Super Easy PVC Pipe Wreath Holiday Hack

Jonathan Fong

This unique wreath of golden circles is modern and elegant, and few visitors who come to your door this holiday season will realize that it's actually made from PVC pipe. That's right — PVC pipe. Cut from various widths of pipe, glued together and spray painted, the wreath is both a showstopper and a conversation starter.

Things You'll Need

  • PVC pipe of various widths, 1-inch to 3-inches
  • Ruler
  • Black marker
  • Masking tape
  • Hand saw
  • Sandpaper, 120-grit and 400-grit
  • Round container, 7-inch diameter
  • All purpose permanent glue
  • Drill with 9/64-inch bit
  • Eye screws, #210 size
  • Gold spray paint
  • Fabric ribbon
  • Ornaments
Jonathan Fong

Mark PVC Pipe in Increments

Although this wreath uses PVC pipes of different widths, you will want all of the pieces to be the same thickness for a uniform look. The wreath in this example is 3 inches thick, which is a good size to hold ornaments. Using a ruler and a black pen, mark off increments of 3 inches on the PVC pipes to guide your cutting.

Jonathan Fong

Cut the Pipe

Wrap a piece of masking tape around the pipe where you have marked it with the pen. The tape will help guide you to cut in a straight line. Using a hand saw, cut the pieces of PVC pipe. It is up to you how many of each width to cut, but in general you will need fewer of the narrower pieces and more of the wider ones.

Jonathan Fong


  • 3-inch wide PVC pipe is very heavy, especially as it is typically sold in 10-foot pieces. If you would rather not purchase an entire pipe, look for 3-inch PVC coupling, which is available in the same aisle at your local home improvement store. It works just as well, and it's pre-cut for you at 3 inches wide by 3 inches thick.

Sand the Edges

Smooth the cut edges of the PVC pipe with 120-grit sandpaper, and then finish with 400-grit paper.

Jonathan Fong

Arrange the Pieces

Using a round container with a 7-inch diameter as a placeholder for the center of the wreath, arrange the pieces of PVC pipe around the container. Try to make as many of the pieces touch the adjacent pieces as possible.

Jonathan Fong

Glue the Pieces Together

All pipe pieces should be touching at least two adjacent pieces, and glue needs to be applied to all contact points. Starting with the inner pieces closest to the round container, apply a strip of glue along the length of the pipe where it will touch other pieces. Remove only one piece at a time so you do not lose track of the formation. When you are done, remove the glass container in the middle.

Jonathan Fong

Add Hanging Hooks

This wreath is heavy, so you will need two hanging hooks on opposite sides to distribute the weight evenly. Mark a point at the 10 o'clock and 2 o'clock positions of the wreath, and drill a hole at each position midway along the pipe's length.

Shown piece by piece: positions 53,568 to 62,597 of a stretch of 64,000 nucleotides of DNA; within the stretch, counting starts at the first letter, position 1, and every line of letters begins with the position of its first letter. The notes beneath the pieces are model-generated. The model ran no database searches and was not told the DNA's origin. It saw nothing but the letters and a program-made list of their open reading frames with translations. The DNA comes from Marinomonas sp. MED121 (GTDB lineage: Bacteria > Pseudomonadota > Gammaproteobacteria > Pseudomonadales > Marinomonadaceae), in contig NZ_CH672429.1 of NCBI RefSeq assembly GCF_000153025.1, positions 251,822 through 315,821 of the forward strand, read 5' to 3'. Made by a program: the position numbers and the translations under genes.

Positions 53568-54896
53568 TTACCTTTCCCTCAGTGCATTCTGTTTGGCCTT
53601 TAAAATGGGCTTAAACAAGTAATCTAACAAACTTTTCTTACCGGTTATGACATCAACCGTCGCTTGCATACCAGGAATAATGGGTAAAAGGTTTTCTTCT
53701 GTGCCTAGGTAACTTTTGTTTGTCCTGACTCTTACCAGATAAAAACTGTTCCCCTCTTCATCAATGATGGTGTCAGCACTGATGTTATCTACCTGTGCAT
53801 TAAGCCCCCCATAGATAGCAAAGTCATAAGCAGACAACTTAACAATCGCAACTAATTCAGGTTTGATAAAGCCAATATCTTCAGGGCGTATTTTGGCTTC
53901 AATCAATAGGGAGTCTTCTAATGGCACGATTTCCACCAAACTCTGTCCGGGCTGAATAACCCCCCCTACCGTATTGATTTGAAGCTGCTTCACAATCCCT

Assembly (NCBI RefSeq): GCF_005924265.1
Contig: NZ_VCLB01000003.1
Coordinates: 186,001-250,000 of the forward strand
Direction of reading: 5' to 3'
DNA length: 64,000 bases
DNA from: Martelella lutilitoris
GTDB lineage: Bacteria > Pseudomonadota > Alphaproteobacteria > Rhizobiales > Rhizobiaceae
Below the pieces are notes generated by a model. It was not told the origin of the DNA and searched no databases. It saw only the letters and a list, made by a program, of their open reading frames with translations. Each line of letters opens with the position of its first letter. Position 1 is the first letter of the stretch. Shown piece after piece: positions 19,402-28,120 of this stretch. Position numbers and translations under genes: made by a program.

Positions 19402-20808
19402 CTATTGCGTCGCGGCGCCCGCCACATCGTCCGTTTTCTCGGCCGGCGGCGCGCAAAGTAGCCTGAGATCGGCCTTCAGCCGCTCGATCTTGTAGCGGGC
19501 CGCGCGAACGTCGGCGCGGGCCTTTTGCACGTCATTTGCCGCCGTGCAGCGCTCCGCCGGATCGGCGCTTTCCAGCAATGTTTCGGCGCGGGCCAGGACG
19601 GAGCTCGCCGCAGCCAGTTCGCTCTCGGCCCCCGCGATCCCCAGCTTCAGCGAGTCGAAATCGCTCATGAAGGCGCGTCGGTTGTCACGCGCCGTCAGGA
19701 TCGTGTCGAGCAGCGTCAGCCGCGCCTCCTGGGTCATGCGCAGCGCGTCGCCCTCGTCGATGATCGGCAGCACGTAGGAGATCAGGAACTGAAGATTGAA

Jonathan Fong

Insert an eye screw into each of the two holes. For this wreath, #210 eye screws and a 9/64-inch drill bit were used. If you're using different sized eye screws, start with a smaller drill bit and make the hole progressively bigger with larger bits until it is the right size for your eye screw.

Jonathan Fong

Spray Paint the Wreath

In a well-ventilated area, spray paint the wreath in high gloss gold, or another color of your choice. Be careful to apply paint in all the nooks and crannies of the circles. Paint over the eye screws as well. When the front is dry, flip the wreath over to paint the back.

Jonathan Fong

Thread Ribbon Through the Hooks

Cut a piece of fabric ribbon that is about 52 inches long and thread it through one of the eye screws. Then fold the ribbon over so there is a 26-inch double length of ribbon extending from the screw. Repeat for the second eye screw.

Jonathan Fong

Take the two lengths of ribbon coming from the two eye screws and tie a knot and bow, which you will use to hang from a hook on the door. The bow should be positioned about 7 inches from the top of the wreath.

Jonathan Fong

Decorate With Ornaments

After you hang the finished wreath on a door, add ornaments in a few of the larger circles of PVC pipe. Who knew PVC stood for "pretty," "versatile" and "creative"?

Jonathan Fong

About the Author

Jonathan Fong is the author of three books: "Walls that Wow," "Flowers that Wow," and "Parties that Wow." He currently hosts the web series "Style With A Smile."